The issue is “not about whether prostitution should be legal or not,” she added, but whether the laws are constitutional – and the judges concluded they are not.
   It upholds the case of sex-trade workers who are seeking safer working conditions.
   The court has given the Canadian government one year to produce new legislation while the existing laws remain in effect.
   The judges agreed with an Ontario Court of Appeal ruling that said outlawing brothels exposes sex workers to added danger by forcing them onto the streets.
   The Supreme Court appeared to acknowledge the case of Robert Pickton convicted of killing prostitutes in British Columbia.
   “A law that prevents street prostitutes from resorting to a safe haven such as grandma's house while a suspected serial killer prowls the streets, is a law that has lost sight of its purpose,” the ruling said.
 (For more Canadian news of the week, click "Read more")

Saturday, December 14, 2013

Door-to-door mail delivery to end in Canadian cities within five years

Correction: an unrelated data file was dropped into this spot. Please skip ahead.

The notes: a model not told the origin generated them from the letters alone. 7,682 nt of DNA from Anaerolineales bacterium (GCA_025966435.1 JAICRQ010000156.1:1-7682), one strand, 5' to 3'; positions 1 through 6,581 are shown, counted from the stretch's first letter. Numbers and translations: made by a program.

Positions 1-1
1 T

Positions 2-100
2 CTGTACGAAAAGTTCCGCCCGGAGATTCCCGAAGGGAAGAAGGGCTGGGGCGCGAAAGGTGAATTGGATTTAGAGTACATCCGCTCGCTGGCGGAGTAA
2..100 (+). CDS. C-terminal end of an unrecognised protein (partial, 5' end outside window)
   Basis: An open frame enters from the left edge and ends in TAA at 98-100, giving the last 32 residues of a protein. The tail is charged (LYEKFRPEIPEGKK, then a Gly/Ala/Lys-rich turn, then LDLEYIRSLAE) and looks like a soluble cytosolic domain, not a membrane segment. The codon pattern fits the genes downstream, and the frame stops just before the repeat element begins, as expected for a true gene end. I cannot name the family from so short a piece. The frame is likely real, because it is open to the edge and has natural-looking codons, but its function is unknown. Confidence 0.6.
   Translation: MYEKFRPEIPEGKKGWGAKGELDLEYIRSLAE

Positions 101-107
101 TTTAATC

Canada column for Sunday, Dec. 15/13

   (c) By Jim Fox

   The days of door-to-door mail delivery in urban areas across Canada are about to end.
   And, the declining number of people still using the mail will see substantial increases in domestic stamp prices – to 85 cents from 63 cents if bought in a booklet and to $1 individually – starting March 31.
   It’s part of a plan by Canada Post to cut its operating costs by up to $900 million a year based on the reality that fewer people use the service in these days of e-mail, courier deliveries and bills received and paid online.
   As well, the “average Canadian household” now buys fewer than two stamps a month.
   Thirty years ago, the post office began installing group mail boxes in newly built subdivisions and that will be implemented in all city areas over the next five years, said spokesman Jon Hamilton.
   Canada Post said up to 8,000 jobs would be eliminated while nearly 15,000 employees will retire or leave the government agency within that time.
   This will be a hardship for seniors with mobility issues who still want five-day-a-week home delivery of their mail, said Susan Eng of the Canadian Association of Retired Persons.
   “In cases where there are mobility issues, we will ensure a box can be accessed that isn't too high and we will provide additional keys (for caregivers to pick up the mail),” Hamilton said.

(For more Canadian news of the week, click on "Read more")